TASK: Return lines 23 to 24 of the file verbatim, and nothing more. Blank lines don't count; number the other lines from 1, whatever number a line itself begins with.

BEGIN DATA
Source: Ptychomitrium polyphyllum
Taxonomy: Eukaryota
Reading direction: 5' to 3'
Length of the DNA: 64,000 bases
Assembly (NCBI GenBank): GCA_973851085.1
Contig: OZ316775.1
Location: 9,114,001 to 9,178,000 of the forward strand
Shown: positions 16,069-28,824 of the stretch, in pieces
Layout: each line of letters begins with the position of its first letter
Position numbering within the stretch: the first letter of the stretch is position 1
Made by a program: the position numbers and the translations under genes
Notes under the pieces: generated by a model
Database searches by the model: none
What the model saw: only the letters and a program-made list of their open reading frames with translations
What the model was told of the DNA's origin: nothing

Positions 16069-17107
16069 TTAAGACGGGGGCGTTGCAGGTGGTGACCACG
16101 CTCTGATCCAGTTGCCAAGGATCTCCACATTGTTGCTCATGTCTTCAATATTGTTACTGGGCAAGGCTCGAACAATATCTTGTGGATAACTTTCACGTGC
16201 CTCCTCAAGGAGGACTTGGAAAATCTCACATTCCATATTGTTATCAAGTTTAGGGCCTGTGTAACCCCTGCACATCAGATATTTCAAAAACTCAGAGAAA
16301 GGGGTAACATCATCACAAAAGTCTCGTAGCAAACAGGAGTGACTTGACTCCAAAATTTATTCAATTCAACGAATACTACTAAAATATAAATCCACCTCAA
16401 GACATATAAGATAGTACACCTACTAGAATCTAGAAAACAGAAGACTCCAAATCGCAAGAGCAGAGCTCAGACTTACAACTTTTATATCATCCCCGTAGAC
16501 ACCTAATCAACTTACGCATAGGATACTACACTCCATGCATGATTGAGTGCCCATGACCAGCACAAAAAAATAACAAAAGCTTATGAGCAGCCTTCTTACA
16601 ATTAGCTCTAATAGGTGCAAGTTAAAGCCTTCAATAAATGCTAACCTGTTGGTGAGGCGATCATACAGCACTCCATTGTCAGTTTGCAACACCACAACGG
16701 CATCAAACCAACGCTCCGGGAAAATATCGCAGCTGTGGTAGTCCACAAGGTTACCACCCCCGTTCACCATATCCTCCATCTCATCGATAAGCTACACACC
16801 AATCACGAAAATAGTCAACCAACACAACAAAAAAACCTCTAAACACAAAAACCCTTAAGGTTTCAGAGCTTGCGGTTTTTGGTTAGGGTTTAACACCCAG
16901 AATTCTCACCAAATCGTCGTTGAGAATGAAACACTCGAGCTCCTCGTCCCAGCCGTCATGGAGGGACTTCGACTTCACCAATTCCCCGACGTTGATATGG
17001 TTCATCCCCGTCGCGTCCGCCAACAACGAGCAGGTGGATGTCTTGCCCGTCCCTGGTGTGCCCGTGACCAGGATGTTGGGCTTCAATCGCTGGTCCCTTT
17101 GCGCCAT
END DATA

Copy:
16601 ATTAGCTCTAATAGGTGCAAGTTAAAGCCTTCAATAAATGCTAACCTGTTGGTGAGGCGATCATACAGCACTCCATTGTCAGTTTGCAACACCACAACGG
16701 CATCAAACCAACGCTCCGGGAAAATATCGCAGCTGTGGTAGTCCACAAGGTTACCACCCCCGTTCACCATATCCTCCATCTCATCGATAAGCTACACACC